“The select board couldn’t support those articles because they aren’t ready, because the boards don’t work together,” Reed said. “Effectively, it’s lip service. There’s just no honesty in it. I’m sorry —”
“Point of order!” planning board chair Anne Greenbaum called out. “I will not be called a liar at this town meeting.”
“I’m rather loath to get up here,” said Ellery Althaus, a planning board member. He said he was the person who had drafted Article 46, a bylaw on duplexes with problems that derailed it for this town meeting. He had scraped it together in just 15 minutes before a planning board meeting, he said.
“I thought the whole group would have multiple meetings forming bylaws that might help save this town,” Althaus said. “Instead, it was me in that silo we’ve all talked about. Perhaps it’s time to allow the select board to appoint people who are more qualified than myself to do this.”
In the end, 130 voted for the charter change; 77 voted against it — 63 percent in favor, short of the two-thirds needed.
Dozens of voters scooped up their bags and moved toward the parking lot to escape the cold. As voters flipped back 50 pages in their warrant booklets to Article 8, Richter sprang to his feet and moved for reconsideration of Article 50.
The group had by then dwindled from 207 voters to 155. The motion to reconsider, which required only a simple majority, passed 91 to 64.
Before Article 50 came to its second vote, however, some voters had hustled back to the ballfield. There were now 171 voters: 113 voted for the charter change, and 58 voted against it. That was 66.08 percent in favor — barely shy of two-thirds. If one “no” vote had been a “yes,” the tally would have been 114 to 57 — exactly two-thirds in favor.
Richter and Cyr said that coming so close was still a win. “A strong majority in town agree we need to take a different course on housing, continue the momentum, and bring that to the Walsh property,” said Cyr. The Walsh property is a 70-acre parcel of undeveloped land that Truro purchased in 2019.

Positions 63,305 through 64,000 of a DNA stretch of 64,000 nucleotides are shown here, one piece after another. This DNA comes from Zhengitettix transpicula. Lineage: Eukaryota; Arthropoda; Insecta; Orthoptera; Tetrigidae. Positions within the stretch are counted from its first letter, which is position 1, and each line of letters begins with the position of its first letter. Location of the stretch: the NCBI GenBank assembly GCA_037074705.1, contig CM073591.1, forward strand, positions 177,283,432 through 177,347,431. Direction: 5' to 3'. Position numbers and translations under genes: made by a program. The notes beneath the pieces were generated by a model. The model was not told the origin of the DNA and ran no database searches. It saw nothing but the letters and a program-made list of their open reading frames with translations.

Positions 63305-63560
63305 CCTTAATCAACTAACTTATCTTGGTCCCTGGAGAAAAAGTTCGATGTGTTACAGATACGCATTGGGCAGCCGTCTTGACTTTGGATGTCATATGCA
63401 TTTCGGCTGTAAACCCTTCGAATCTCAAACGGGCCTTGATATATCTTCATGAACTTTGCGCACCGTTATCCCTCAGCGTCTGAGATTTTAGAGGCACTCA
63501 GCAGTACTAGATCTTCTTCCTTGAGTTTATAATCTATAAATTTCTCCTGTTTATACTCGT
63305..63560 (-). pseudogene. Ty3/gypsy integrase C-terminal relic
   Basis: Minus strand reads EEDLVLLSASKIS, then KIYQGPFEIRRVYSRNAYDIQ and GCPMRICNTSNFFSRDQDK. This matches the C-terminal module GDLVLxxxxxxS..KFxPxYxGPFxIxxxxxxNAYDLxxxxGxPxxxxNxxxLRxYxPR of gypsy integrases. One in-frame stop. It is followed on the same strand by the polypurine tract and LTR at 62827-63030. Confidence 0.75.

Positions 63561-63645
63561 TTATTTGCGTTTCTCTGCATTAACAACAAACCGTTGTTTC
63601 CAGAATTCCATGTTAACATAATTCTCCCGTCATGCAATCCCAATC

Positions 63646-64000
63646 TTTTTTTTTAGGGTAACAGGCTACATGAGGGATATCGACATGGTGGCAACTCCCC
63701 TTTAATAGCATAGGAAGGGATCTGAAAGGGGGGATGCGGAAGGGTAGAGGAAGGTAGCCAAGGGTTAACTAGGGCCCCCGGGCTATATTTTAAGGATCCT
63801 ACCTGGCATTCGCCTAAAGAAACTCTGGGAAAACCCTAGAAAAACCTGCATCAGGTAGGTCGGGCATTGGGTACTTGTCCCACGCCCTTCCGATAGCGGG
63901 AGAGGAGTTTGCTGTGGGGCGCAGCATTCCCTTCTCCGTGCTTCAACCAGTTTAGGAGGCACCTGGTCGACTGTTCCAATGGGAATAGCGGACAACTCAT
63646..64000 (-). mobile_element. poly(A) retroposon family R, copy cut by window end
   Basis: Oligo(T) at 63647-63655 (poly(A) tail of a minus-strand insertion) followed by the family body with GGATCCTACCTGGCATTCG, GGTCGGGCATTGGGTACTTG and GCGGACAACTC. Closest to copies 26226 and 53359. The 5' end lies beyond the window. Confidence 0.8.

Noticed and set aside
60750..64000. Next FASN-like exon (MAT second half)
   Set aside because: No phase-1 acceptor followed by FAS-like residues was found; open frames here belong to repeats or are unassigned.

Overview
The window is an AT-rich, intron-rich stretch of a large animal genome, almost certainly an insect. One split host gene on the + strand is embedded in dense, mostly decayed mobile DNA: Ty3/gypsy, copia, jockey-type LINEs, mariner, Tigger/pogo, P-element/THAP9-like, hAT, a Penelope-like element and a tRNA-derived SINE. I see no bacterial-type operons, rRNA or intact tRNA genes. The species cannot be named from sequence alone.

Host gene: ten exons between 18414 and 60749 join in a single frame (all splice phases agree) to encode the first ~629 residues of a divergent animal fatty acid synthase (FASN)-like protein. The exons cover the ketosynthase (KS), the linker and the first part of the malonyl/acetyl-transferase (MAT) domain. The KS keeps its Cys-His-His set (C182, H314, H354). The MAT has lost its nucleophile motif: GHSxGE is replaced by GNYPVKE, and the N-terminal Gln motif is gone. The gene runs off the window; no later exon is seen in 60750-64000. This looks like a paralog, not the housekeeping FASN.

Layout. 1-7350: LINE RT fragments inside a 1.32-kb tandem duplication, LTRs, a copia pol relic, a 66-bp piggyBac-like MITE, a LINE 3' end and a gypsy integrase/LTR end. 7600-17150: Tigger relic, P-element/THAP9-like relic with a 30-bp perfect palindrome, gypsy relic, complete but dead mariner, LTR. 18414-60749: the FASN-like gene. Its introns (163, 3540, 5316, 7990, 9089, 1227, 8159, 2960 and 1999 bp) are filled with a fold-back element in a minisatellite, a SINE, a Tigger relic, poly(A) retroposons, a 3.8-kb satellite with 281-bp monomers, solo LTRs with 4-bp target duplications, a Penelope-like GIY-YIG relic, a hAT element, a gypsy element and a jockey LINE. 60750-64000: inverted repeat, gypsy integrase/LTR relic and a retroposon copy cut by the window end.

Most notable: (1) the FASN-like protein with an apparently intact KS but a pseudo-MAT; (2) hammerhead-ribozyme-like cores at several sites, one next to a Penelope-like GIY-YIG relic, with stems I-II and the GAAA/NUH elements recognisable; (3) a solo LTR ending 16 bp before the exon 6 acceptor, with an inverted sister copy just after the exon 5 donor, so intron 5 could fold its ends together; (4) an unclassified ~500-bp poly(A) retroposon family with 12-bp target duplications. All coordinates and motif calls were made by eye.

As for Greenbaum, she’s “looking forward to turning the page,” she told the Independent.
Firefighters and More
Voters passed Article 10, a Proposition 2½ override that will permanently bump up the town’s levy limit by $355,765. The extra funding will allow the town to add four full-time firefighter-paramedics and move toward three-person crews.
“We almost experienced a catastrophic failure of this fire department,” said Chief Tim Collins. “Sending two people to a fire is not sufficient. To respond to a building fire, 25 tasks need to be completed within eight minutes. Three people can accomplish those tasks 25 percent more quickly than two people.”
Article 10 still needs to pass at the annual town election on May 10.
A 13-article bundle of Community Preservation Act expenditures was approved in one fell swoop. Among them: Truro will pitch in $100,000 to help support an affordable housing project at the former Cape Cod 5 bank headquarters in Orleans; the High Head conservation area will get 1½ miles of trails and six benches; and the Highland House Museum will acquire a collection of Wampanoag art and artifacts and build a wetu, a traditional house.